Hispano-Suiza was a Barcelona based company with tentacles in France and better known for their large, upmarket cars and their involvement in the aircraft industry. The company still exists but is, at the time of writing, known as Safran following a series of takeovers and mergers. For use in the Michelin railcars, Hispano-Suiza developed a lightweight and rather neat engine known as the Type 86. It was a 12 cylinder horizontally-opposed unit using much aluminium alloy in its construction and designed to sit transversely in the bogie frame, drive to the wheels being via fluid coupling and self-changing gearbox to one axle and thence via roller-chain to an adjacent axle.

Perhaps the most striking feature of both the Type 22 and Coventry railcars was the 'conning tower' and its driving position. This meant only one driving position, and thus one set of controls, was necessary. The drawback with this arrangement was the driver needing to turn one way or the other according to direction of travel. To access his position, the driver had to first climb onto a raised platform and then onto his seat which was cantilevered from safety railings around the edge of the platform. The precise method of control with railcars using the Type 86 engine which, being bogie mounted, moved relative to the body, is not clear, but other railcars used a more conventional Hispano-Suizar V12 engine (a bored-out Hispano-Suiza J12 automotive engine) mounted in the body underframe and in these cases control was via levers projecting up into the conning tower. The official term for the conning tower seems to have been 'Driver's platform'.

The image of the Cambridge railcar shows the conning tower, as we will call it, is more or less located along the body centre line. Railcars using the underframe-mounted V12 engine had, by necessity, the conning tower located to one side of the body and this was the case with the Coventry railcars. All the railcars had a radiator mounted in a conventional position, as per road vehicles, above the frames at the No 1 end. For running with No 2 end leading the radiator had shutters which closed and instead air was drawn in via roof-mounted scoops. These scoops can be seen either side of the conning tower in the Cambridge image. The Coventry railcars used a similar arrangement but which differed in detail. The Coventry cars had 'Coventry Railcar' monograms on their body sides. The 'Cambridge' Type 22 railcar also had monograms which appear to have stated 'Pneumatic Railcar' but surviving photographs are too unclear to be certain.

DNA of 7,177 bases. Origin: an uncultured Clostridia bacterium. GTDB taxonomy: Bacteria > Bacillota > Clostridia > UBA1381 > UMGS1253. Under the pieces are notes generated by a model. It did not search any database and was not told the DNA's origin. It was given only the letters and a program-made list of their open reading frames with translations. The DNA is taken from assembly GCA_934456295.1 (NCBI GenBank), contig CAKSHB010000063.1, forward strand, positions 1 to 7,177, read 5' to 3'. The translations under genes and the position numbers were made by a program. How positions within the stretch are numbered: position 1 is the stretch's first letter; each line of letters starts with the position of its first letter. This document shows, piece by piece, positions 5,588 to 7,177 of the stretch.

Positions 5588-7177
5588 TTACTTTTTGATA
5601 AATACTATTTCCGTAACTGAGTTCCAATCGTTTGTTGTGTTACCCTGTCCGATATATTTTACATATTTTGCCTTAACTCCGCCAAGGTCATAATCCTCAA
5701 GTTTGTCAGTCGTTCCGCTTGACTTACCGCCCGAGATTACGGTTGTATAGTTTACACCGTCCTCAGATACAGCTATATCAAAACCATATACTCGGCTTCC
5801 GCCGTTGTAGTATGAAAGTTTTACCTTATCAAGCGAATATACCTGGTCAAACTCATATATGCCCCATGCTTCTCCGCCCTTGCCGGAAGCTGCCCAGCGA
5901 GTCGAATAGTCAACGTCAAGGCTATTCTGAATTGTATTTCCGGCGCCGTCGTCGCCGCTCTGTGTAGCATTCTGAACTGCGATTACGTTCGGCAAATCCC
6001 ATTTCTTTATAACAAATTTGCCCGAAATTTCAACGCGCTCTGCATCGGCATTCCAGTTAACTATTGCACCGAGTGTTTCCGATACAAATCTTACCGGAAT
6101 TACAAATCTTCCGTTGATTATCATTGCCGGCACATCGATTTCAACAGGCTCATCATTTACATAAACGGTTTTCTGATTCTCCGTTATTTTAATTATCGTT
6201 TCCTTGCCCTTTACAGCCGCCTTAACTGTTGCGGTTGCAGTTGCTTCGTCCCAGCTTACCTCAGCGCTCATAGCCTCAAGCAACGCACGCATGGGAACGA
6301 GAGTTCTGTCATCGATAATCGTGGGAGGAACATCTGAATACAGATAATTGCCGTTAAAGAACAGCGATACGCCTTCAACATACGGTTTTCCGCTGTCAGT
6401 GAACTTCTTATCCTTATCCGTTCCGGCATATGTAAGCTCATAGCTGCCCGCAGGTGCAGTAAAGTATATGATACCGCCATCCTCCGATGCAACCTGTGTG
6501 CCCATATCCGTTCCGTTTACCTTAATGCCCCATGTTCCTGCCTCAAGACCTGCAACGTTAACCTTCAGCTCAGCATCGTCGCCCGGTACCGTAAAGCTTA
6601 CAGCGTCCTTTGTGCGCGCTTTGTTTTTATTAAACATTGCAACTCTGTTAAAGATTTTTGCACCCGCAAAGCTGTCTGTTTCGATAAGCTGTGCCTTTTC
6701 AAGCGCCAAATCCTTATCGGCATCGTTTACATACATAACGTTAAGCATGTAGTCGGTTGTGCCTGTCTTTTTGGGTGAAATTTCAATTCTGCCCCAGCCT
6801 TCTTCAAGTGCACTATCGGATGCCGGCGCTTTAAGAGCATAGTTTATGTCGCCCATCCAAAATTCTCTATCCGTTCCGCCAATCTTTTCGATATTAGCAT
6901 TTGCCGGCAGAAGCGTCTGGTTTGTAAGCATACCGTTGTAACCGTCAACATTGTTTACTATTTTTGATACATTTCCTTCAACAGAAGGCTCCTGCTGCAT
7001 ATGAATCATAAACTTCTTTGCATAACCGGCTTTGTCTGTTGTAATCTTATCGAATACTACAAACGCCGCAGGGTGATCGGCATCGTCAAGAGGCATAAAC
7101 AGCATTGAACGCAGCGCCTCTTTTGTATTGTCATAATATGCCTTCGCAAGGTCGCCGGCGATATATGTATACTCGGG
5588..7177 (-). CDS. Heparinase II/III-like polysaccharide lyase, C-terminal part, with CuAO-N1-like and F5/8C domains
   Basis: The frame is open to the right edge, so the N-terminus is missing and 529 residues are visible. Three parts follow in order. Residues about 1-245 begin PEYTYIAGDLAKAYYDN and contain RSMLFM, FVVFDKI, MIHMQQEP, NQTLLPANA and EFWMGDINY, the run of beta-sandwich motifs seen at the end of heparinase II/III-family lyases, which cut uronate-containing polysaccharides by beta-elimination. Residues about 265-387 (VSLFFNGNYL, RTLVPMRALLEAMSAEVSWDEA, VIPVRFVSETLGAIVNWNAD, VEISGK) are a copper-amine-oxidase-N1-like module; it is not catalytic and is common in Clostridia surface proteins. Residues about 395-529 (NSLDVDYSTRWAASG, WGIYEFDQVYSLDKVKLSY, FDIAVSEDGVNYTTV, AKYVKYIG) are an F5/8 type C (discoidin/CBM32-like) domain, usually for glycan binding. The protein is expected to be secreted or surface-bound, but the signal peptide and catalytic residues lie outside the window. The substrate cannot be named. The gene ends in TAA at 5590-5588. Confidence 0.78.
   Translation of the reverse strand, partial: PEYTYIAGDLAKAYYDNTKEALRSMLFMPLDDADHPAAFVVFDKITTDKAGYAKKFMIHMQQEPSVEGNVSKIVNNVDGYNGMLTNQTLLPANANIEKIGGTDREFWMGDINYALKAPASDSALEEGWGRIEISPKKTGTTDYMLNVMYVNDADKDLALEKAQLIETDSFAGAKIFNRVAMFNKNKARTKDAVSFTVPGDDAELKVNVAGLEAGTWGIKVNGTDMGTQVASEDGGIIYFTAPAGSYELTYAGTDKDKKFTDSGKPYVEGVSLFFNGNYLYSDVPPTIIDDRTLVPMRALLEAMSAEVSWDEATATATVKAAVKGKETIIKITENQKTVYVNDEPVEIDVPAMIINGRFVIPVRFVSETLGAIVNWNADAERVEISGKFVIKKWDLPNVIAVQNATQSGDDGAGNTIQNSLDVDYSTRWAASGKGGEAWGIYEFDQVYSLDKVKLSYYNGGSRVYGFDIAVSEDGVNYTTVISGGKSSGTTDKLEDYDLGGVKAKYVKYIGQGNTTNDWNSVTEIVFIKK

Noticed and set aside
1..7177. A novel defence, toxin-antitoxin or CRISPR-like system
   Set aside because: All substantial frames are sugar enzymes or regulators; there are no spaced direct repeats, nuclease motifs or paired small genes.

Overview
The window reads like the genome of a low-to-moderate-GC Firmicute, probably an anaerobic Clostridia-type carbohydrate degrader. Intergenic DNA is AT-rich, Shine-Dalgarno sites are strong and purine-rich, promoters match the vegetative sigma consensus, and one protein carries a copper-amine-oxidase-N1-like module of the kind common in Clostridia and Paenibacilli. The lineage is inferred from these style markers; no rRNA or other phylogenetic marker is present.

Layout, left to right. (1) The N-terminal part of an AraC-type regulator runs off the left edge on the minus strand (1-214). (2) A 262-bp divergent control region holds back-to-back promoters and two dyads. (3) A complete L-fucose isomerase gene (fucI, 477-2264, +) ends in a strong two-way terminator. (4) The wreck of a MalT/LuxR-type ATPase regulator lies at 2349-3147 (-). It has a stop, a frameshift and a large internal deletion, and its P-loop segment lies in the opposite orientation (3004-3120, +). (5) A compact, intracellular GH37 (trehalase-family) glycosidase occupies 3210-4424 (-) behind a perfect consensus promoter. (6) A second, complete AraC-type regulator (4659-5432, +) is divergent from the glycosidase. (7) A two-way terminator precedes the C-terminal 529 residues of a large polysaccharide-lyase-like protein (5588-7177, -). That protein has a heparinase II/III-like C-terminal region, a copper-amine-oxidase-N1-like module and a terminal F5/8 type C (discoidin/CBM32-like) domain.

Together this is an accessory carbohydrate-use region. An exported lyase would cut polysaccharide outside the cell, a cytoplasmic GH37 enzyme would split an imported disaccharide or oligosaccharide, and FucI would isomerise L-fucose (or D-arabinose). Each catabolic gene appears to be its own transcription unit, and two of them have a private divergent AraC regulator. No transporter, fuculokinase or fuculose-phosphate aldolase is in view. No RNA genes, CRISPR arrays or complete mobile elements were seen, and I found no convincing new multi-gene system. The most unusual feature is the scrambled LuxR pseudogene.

At around the time the Coventry cars were introduced in 1935, the Type 22 railcar simply disappeared. Probably, the Coventry cars rendered it redundant and it returned to France. The Coventry Pneumatic Railcar Company was a joint undertaking between the LMS, Michelin and Armstrong-Siddeley of Coventry. Like Hispano-Suizar AS was also a producer of upmarket cars as well as being involved in the aircraft industry. After the Second World War AS became part of the Bristol-Siddeley-Maybach concern, producing Maybach engines under licence for some of British Rail's diesel-hydraulic locomotives.

For the Coventry railcars, Armstrong-Siddeley had developed their own V12 petrol engine; a 13 litre unit giving 275 hp at 3,000 rpm. It weighed a mere 1,000 lb and the complete railcars weighed, in working order, a very commendable 6½ tons. However, a drawing exists clearly intended to show a Coventry railcar (it is titled as such) and this states the weight in working order as being a fraction over 8 tons. An Ogden's cigarette card depicting a Coventry railcar gave the tare weight as 9 tons or 14 tons fully laden. The drawing also shows the conning tower located just off the centre line of the car, as per the 'Cambridge' Type 22, and with the roof-mounted air scoops also as per the Type 22. As pictures of the Coventry railcars show, the design as-built was rather different and the reasons for the changes are not known although we can guess they may have been connected with the decision to use the V12 engine instead of the Hispano-Suiza horizontally opposed unit.